145 F.2d 420 (8th Cir. 1944), 12888, Yoder v. Nu-Enamel Corp.

Docket Nº:12888.
Citation:145 F.2d 420
Party Name:YODER et al. v. NU-ENAMEL CORPORATION.
Case Date:November 02, 1944
Court:United States Courts of Appeals, Court of Appeals for the Eighth Circuit
 
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Page 420

145 F.2d 420 (8th Cir. 1944)

YODER et al.

v.

NU-ENAMEL CORPORATION.

No. 12888.

United States Court of Appeals, Eighth Circuit.

November 2, 1944

Page 421

Sterling F. Mutz, of Lincoln, Neb., for appellant.

G. W. Becker, of Omaha, Neb. (I. J. Dunn and I. Ziegler, both of Omaha, Neb., on the brief), for appellee.

Before SANBORN, WOODROUGH, and JOHNSEN, Circuit Judges.

JOHNSEN, Circuit Judge.

The action is one under Nebraska law for fraud in inducing plaintiffs (1) to purchase a wholesale paint-distributing business and four retail stores, all of which defendant was itself operating at the time as an outlet for its paint products, and (2) to make expenditures of time and money in attempting to carry on the misrepresented business.

The trial court directed a verdict for defendant at the close of plaintiffs' evidence, on the ground that the damages which plaintiffs were attempting to claim were not such as could be recovered for fraud in the sale of property under Nebraska law.

Plaintiffs have construed some of the court's remarks, in ruling on the motion for directed verdict, as intended to hold also that there was no proof of any fraud which could have been submitted to a jury, but we do not so read the court's statement. The court made a critical analysis of plaintiffs' evidence, but it nevertheless declared that, as to part of the charges, 'there is some evidence of fraud', and, 'if that issue were the only one that the court were studying, the case would go to the jury.'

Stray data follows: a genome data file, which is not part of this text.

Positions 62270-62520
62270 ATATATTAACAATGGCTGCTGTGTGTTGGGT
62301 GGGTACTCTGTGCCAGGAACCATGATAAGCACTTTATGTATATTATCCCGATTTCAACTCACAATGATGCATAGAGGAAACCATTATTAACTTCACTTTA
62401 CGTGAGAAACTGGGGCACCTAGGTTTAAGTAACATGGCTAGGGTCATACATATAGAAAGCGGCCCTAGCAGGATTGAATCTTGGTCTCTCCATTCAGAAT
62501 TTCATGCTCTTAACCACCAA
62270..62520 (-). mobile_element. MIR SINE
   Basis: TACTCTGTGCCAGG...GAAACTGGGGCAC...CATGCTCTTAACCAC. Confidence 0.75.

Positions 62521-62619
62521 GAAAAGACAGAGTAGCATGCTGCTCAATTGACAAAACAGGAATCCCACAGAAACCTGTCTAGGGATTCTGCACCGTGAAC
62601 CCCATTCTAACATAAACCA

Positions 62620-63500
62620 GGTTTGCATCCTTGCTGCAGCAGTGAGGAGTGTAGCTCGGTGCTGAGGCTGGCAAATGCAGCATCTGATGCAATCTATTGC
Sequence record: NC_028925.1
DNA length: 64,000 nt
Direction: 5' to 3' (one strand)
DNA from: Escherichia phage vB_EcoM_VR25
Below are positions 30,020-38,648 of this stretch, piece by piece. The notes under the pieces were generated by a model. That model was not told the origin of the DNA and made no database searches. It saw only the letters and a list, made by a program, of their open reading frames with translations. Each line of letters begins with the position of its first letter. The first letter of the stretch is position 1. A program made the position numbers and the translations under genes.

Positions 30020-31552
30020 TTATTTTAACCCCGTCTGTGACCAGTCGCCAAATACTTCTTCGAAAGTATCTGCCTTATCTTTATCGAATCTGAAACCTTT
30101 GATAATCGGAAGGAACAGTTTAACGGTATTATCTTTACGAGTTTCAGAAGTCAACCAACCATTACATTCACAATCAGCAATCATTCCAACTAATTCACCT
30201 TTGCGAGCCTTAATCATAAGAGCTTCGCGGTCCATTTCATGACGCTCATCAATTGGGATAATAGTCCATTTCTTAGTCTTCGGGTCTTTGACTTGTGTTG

On the record as it stands, we think it would have to be held that plaintiffs had made submissible proof of materiality, falsity, intent to induce action, and reliance, as to the charges in the petition 1 that defendant had stated (1) that the business had been making a profit for the two preceding years, when it had been operating at a loss; (2) that the volume of the wholesale business had been constantly and steadily increasing, when it had not; and (3) that defendant had 64 retail dealers in the territory as outlets for the wholesale business, when the number at the time was quite materially less. 2

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Our immediate inquiry then is as to the correctness of the trial court's ruling on the question of damages.

Plaintiffs' petition alleged that they had been induced by defendant's false representations to pay $6, 000 for the business, which consisted of the going concern, its stock of merchandise, fixtures, and good will. They pleaded and attempted to prove, as the elements and measure of their recovery for the fraud, only specific items of damage, such as (1) loss of the sum of $1, 800, because they had paid for good will which did not exist; (2) loss of the sum of $2, 130.34, because the inventory value used for the stock of paint was that much higher than what a stock of other paint of similar quality would have been purchasable for on the general market; and (3) loss of the sum of $5, 252.05, 3 as special damages sustained from operating losses, other outlays of cash, and the value of the time spent by plaintiffs in carrying on the misrepresented business.

It was the trial court's view that under Nebraska law general damages for fraud in the sale of property can only be measured and recovered by proof of the difference between the actual value of the property at the time of the purchase and the value it would have had if the seller's representations had been true; that where property has been sold componently, as part, for instance, of a going business, the test to be applied to any such property, in measuring the general damages, 'is not the naked value of the thing itself, but of the thing in association with the purpose for which it was purchased'; that the recovery right for fraud in Nebraska is limited to general damages only; and that in no such case can the purchaser be permitted to plead and prove the existence of any special damages.